² If so, although seeing Llewyn Davies' narcissism play out (and bothering to contrive to get to Chicago, but with no idea how to present himself) is relatively uninteresting, because his is an almost one-dimensional portrayal, and The Coen Brothers import positivity to the affect through Carey Mulligan and to her in the musical numbers (although they are done less well than usually given credit for). On the level of the quality of the film and of its music, and the depth of the performances, might one think that Un cœur en hiver (1992) has much more to offer ?).

Daniel Auteuil (as Stéphane) in Un cœur en hiver (1992)

³ In the book that he wrote with John Cleese, Robyn Skynner describes The Family Systems Exercise in this way : Its purpose is to show what lies behind the way that couples pick each other out across a crowded room ! Families and How to Survive Them by John Cleese and Robin Skynner, Oxford University Press, Oxford (1984), p. 17.

⁴ Whatever that – and there are very good reasons for asking – says about Michèle's deeper motivations.

⁵ Of course, that does happen commonly enough, at a pivotal time in a mother’s life. Yet we only hear about the connection between Anna and her (seemingly ?) inconsequentially when, with apparent absolute candour, she tells a story that invokes the two women before King Solomon : is Michèle broken in the sort of way where she would want half a disputed child ?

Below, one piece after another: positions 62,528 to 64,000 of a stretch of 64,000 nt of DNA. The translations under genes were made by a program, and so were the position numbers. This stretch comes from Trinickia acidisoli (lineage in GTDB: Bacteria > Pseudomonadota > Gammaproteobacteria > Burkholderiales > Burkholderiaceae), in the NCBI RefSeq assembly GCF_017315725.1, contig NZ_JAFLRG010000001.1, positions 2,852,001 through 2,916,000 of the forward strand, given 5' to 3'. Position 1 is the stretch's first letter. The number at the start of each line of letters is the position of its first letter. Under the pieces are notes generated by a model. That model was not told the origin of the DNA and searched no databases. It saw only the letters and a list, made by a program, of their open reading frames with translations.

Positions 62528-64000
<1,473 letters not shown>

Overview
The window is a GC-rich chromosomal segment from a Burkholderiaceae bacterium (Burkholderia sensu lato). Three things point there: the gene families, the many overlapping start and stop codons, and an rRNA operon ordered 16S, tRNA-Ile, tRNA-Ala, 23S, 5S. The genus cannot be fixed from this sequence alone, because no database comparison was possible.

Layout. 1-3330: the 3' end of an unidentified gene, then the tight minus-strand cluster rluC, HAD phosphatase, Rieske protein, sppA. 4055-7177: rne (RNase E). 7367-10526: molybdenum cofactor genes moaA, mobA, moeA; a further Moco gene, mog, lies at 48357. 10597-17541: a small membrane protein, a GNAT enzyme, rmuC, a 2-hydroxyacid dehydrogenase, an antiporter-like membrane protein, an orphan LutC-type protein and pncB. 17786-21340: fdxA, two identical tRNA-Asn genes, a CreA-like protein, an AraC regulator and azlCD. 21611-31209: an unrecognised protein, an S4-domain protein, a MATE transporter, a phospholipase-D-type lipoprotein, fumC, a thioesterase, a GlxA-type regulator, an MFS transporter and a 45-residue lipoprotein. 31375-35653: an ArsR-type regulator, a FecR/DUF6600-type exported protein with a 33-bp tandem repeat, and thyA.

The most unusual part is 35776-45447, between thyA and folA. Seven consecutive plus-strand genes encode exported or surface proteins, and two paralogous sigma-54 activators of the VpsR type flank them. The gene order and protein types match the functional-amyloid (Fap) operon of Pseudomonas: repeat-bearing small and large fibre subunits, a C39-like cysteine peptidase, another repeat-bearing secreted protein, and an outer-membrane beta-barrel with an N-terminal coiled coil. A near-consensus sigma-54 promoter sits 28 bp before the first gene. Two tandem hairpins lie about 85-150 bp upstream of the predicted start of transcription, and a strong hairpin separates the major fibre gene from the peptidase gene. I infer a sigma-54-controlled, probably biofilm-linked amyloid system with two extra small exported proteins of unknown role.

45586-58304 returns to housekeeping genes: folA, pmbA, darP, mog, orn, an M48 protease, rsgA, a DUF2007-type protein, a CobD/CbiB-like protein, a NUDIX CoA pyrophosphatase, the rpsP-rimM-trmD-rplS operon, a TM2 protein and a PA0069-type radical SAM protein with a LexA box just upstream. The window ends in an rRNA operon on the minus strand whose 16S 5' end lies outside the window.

Or where, in all the circumstances, someone might normally be expected to explode at an employee who still cheekily expects to be paid, she just says no.)

Unless stated otherwise, all films reviewed were screened at Festival Central (Arts Picturehouse, Cambridge)

Tuesday, 2 September 2014

Flaws that stopped one sleeping

This is principally a critique of Before I Go to Sleep (2014), not a review

More views of - or before - Cambridge Film Festival 2014 (28 August to 7 September)
(Click here to go directly to the Festival web-site)

2 September (updated 26 November)

* Contains many spoilers – this is principally a critique of Before I Go to Sleep (2014), not a review *

A film such as Cell 211 (Celda 211), despite having a flaw at its centre that was challenging to spot, deserved a release (and, at least on DVD, got one). However, to Before I Got to Sleep (2014), the following Tweet sadly does apply :

As to plausibility, if one wanted a digital camera, one would do well to buy Christine’s make – it is apparently indestructible ! But, on other matters, the question put mainly to Steve Watson, who wrote the novel on which the film is based, at the Q&A on Monday night at Cambridge Film Festival / #CamFF 2014 follows.

Premise : Christine does not remember the previous day, and sees no one, every day, but the person whom she takes to be Ben (because he tells her so)
Question : So what does reason does Mike have to pretend to be Ben [which, in fact, he may do out of guilt, but clearly resents doing] ?

An immediate answer was not forthcoming, which, accepting that writing the book had been some while ago, was fine. However, the best that director / writer Rowan Joffe and he came up with (slightly later) was that of cementing the memory by repeating a version of the past, because Christine’s forgetting is not certain.